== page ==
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'The Return'
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John O'London's Weekly
Daily News
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First-Person Narratives
Character: Uncle Silas

The narrator returns to the 'little house by the pine spinney where Uncle Silas had lived for seventy years', finding everything repaired and painted white, the orchard and garden chopped down, the rose-bushes too.

Allowed by the new owner to go to the cellar, he leaves with overlooked bottles of elderberry and cowslip wine as well as Silas's gun, and learns of a previous visitor: a woman who said she 'wanted to look at the place again for the last time... wanting the old bath as a keepsake, to do my washing in'. The nephew, bearing his treasures, thinks about 'that tart and irascible housekeeper, a flint-hearted iron-corseted woman, tartar, a sour old tyrant, standing there in the summer garden, all broken up and stupefied, weeping her heart out for something nobody would ever understand'.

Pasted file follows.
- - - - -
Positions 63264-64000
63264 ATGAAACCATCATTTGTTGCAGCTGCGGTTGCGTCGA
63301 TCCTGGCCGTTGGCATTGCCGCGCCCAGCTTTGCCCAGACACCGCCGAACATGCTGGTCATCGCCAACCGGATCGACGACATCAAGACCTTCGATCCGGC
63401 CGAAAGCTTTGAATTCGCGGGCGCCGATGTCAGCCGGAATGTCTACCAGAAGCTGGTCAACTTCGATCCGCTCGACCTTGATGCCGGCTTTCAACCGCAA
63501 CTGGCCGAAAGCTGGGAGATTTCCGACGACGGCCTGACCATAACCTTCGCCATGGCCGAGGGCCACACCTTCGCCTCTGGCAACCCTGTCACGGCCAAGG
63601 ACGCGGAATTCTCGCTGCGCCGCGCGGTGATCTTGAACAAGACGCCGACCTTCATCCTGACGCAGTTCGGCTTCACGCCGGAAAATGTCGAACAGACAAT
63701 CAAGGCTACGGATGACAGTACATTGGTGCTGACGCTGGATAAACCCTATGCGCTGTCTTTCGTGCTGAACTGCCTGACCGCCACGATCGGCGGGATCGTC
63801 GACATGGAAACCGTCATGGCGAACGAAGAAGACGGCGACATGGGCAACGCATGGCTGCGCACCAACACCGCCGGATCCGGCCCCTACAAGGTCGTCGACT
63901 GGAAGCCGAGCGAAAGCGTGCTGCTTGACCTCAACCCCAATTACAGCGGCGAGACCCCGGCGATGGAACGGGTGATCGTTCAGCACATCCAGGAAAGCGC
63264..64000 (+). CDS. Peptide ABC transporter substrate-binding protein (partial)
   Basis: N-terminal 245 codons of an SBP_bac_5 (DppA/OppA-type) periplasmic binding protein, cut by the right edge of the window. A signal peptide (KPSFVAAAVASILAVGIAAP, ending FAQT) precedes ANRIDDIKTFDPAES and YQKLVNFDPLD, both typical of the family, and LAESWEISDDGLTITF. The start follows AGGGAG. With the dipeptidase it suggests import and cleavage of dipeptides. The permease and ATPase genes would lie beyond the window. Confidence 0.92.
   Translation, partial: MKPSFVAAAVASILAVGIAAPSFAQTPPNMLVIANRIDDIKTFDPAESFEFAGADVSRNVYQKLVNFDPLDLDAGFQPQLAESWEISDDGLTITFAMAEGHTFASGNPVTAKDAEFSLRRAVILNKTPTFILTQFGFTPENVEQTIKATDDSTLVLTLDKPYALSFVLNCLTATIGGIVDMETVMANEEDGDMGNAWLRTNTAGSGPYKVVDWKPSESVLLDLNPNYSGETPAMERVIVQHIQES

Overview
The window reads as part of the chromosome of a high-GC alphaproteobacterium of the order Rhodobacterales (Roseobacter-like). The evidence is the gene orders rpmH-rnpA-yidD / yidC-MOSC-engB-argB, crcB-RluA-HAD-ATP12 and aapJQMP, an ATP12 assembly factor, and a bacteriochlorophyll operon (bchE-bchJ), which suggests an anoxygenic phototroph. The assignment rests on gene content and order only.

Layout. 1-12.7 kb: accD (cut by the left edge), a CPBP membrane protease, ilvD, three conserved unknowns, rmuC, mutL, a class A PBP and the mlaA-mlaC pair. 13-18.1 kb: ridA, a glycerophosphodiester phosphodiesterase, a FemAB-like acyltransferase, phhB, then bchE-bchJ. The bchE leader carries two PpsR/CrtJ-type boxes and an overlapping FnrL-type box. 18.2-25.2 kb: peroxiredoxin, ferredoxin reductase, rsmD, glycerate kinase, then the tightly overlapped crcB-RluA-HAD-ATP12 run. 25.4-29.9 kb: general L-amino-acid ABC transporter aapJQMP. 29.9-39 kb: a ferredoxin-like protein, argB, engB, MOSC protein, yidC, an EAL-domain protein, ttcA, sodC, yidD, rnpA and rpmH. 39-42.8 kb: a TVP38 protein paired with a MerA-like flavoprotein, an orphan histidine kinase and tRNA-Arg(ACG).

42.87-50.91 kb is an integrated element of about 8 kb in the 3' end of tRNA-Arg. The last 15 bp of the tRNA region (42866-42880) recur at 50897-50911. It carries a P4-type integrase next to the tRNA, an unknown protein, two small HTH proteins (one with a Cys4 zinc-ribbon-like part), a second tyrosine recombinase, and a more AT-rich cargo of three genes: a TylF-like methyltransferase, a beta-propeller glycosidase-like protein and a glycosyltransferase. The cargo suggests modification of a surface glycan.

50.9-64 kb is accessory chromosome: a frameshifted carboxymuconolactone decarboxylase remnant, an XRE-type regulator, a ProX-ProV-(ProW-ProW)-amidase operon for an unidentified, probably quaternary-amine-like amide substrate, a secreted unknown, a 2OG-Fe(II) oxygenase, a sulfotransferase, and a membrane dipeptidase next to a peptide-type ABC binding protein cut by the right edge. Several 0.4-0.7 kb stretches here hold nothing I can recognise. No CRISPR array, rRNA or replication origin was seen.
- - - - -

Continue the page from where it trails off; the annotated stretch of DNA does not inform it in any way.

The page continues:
This concluding tale in the initial set of Silas stories captures the changes to society and countryside that feature so prominently in Bates's work of the 1930s.

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